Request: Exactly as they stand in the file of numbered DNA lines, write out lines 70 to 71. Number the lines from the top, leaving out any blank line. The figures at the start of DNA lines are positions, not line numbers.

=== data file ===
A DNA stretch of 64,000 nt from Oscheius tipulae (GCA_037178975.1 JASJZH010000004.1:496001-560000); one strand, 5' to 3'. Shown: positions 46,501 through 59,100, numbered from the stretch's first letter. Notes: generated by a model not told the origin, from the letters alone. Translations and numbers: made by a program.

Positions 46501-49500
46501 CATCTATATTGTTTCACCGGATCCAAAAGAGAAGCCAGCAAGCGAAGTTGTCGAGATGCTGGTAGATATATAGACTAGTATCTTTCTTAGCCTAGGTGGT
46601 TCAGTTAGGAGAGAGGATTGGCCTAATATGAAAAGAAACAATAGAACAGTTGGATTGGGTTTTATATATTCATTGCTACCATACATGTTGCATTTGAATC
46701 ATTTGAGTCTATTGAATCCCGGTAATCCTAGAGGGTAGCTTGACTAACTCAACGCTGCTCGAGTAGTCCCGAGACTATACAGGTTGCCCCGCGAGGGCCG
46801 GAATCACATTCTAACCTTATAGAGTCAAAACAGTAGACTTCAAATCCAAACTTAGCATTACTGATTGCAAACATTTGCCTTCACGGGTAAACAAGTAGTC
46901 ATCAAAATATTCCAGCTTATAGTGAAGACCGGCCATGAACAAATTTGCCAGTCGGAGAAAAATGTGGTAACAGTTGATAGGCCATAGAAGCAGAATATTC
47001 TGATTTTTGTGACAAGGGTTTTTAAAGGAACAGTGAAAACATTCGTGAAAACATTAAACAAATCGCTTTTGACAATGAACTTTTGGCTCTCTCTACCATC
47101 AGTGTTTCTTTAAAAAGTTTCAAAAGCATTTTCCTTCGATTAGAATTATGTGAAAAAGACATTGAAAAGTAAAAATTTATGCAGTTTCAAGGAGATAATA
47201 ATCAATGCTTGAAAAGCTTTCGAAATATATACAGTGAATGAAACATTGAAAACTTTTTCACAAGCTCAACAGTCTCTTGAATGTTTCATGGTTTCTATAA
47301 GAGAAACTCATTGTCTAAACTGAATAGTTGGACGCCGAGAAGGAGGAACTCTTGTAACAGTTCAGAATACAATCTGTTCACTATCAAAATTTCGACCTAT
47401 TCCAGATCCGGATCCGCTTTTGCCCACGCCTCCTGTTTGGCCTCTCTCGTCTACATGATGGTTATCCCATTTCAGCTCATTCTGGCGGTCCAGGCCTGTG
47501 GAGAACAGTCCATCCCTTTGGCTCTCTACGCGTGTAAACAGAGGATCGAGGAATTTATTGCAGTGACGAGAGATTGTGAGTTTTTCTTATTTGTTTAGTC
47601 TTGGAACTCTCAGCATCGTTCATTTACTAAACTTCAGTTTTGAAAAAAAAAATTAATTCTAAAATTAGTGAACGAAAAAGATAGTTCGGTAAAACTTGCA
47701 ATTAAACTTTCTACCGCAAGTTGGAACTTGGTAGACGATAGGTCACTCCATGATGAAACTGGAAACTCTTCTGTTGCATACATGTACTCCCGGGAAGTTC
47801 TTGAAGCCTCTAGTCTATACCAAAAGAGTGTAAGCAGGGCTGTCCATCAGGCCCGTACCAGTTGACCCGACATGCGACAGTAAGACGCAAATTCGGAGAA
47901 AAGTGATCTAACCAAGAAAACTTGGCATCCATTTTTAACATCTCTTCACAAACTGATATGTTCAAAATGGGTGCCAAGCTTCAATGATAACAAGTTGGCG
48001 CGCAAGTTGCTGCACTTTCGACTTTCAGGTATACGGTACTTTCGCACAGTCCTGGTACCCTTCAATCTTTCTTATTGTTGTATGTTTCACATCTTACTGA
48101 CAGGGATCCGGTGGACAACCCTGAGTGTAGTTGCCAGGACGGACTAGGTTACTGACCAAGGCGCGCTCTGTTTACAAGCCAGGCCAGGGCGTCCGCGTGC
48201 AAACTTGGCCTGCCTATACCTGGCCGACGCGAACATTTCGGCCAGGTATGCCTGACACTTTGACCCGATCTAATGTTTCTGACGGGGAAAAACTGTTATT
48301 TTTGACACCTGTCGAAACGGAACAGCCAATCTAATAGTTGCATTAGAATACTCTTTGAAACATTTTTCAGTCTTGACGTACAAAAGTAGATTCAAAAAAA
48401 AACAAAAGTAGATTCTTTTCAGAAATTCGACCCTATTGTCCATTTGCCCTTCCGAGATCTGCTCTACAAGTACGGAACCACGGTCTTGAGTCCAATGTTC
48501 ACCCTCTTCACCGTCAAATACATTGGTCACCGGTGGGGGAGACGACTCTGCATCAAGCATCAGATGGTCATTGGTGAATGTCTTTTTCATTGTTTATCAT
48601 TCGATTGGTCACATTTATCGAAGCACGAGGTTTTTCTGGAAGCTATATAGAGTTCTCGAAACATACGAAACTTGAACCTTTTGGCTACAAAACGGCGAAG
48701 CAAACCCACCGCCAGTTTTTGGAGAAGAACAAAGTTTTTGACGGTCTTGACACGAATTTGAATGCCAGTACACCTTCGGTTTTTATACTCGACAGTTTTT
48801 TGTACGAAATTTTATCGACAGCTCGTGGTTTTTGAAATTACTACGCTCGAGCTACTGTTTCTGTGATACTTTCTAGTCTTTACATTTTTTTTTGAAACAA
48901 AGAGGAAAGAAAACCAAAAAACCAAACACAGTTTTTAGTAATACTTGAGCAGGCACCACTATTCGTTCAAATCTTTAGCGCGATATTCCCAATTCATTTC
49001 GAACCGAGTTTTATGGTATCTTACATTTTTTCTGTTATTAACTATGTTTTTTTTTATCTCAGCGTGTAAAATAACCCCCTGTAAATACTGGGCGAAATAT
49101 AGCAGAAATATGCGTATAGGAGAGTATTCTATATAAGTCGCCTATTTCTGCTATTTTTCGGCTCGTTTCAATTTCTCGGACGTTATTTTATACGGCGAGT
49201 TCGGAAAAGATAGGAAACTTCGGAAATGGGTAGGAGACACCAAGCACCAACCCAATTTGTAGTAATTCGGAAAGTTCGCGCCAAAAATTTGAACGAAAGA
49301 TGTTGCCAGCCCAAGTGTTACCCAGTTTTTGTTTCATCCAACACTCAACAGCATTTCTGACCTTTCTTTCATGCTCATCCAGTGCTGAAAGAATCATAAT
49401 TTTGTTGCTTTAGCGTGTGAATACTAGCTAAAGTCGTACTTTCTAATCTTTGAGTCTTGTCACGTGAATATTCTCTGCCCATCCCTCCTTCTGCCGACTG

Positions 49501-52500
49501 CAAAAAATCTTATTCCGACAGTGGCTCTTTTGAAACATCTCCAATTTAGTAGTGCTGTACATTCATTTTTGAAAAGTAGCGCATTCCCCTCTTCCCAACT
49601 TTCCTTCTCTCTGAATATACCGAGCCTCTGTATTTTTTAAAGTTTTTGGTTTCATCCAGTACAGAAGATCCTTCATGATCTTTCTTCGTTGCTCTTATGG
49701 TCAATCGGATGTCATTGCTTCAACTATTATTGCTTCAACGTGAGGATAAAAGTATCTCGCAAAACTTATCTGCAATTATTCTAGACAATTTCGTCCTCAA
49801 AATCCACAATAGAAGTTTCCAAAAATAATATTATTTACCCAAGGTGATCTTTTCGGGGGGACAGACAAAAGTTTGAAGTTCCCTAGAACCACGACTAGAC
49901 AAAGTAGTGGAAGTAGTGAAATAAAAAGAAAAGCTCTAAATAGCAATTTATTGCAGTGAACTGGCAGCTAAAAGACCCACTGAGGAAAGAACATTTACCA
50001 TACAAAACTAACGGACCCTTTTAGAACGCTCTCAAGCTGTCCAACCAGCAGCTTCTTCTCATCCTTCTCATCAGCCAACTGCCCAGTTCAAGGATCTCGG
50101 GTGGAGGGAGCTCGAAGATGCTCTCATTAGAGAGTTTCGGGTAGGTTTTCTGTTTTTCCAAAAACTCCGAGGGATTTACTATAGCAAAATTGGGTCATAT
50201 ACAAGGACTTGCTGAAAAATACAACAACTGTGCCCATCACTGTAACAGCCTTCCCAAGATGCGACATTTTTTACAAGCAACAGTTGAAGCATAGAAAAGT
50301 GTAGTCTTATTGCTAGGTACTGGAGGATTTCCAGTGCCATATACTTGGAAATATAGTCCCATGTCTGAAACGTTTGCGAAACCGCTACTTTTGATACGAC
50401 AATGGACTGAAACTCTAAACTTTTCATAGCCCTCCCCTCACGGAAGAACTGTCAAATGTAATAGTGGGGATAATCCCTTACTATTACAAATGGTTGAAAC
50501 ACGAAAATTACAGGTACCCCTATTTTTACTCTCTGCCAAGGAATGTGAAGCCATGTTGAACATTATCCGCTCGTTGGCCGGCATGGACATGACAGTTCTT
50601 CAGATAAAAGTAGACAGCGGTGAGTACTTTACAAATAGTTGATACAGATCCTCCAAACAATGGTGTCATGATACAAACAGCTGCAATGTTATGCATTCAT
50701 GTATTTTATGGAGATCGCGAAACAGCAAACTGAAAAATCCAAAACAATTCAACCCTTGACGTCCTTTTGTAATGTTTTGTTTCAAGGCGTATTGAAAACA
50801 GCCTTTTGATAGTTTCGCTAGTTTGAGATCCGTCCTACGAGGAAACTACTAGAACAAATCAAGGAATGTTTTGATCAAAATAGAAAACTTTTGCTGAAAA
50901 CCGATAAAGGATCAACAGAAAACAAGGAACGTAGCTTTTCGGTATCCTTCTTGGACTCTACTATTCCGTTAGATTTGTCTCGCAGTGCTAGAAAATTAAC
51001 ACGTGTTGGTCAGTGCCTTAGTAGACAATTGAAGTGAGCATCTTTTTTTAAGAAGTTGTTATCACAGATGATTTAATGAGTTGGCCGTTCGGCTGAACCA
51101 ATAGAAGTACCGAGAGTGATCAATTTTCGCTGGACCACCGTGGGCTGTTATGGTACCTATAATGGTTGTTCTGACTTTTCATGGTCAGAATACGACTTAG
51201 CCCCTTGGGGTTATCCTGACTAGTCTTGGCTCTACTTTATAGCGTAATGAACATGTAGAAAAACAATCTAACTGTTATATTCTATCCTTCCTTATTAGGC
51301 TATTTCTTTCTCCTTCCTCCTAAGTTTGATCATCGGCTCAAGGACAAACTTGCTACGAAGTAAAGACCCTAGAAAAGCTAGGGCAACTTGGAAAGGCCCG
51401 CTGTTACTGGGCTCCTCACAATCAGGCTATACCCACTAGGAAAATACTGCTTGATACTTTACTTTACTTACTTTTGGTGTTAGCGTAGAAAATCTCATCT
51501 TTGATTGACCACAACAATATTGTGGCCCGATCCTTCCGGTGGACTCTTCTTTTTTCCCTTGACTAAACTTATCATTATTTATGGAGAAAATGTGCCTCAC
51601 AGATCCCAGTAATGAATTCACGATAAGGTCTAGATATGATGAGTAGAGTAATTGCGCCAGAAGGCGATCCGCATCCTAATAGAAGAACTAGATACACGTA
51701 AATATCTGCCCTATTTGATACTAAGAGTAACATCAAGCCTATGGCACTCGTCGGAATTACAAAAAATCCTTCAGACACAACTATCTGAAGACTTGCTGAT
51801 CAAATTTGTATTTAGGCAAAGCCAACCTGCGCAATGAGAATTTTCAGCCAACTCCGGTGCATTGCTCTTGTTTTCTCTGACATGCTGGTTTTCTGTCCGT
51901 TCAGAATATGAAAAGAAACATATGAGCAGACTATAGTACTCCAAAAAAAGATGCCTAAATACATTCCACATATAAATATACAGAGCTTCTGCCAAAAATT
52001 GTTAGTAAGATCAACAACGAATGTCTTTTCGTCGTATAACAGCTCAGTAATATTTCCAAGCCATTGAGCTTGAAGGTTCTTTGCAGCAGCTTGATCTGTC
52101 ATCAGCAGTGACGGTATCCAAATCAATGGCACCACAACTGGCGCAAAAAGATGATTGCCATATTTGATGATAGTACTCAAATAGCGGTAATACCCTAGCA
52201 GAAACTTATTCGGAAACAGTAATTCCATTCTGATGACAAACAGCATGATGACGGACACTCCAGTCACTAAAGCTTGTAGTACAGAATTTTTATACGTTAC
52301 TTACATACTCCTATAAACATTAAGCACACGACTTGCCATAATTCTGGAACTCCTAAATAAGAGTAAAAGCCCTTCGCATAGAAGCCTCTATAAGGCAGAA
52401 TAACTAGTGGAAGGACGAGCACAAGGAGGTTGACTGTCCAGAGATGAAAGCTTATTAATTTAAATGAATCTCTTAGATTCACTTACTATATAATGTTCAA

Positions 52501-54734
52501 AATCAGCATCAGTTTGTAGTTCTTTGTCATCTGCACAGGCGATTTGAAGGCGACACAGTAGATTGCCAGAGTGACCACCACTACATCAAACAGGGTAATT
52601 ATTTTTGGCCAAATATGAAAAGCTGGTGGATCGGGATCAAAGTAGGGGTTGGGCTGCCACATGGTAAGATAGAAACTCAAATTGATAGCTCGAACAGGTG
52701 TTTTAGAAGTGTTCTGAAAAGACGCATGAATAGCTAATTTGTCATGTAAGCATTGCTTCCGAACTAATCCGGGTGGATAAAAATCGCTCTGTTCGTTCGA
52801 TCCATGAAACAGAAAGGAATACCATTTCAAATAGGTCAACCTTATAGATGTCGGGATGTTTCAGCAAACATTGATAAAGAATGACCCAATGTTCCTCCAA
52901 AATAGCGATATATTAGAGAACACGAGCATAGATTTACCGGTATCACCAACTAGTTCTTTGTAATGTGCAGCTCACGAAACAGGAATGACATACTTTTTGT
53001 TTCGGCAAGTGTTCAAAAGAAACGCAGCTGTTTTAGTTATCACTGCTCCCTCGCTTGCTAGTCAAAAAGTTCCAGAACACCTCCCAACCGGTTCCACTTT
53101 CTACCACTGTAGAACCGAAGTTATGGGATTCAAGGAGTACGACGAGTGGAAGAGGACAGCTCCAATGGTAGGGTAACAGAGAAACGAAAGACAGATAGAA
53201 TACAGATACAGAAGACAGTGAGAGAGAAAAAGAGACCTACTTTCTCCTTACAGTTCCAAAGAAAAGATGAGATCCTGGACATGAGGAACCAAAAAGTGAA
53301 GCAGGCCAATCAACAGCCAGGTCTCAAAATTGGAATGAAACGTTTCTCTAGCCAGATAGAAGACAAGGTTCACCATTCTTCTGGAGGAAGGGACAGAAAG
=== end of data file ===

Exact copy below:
53001 TTCGGCAAGTGTTCAAAAGAAACGCAGCTGTTTTAGTTATCACTGCTCCCTCGCTTGCTAGTCAAAAAGTTCCAGAACACCTCCCAACCGGTTCCACTTT
53101 CTACCACTGTAGAACCGAAGTTATGGGATTCAAGGAGTACGACGAGTGGAAGAGGACAGCTCCAATGGTAGGGTAACAGAGAAACGAAAGACAGATAGAA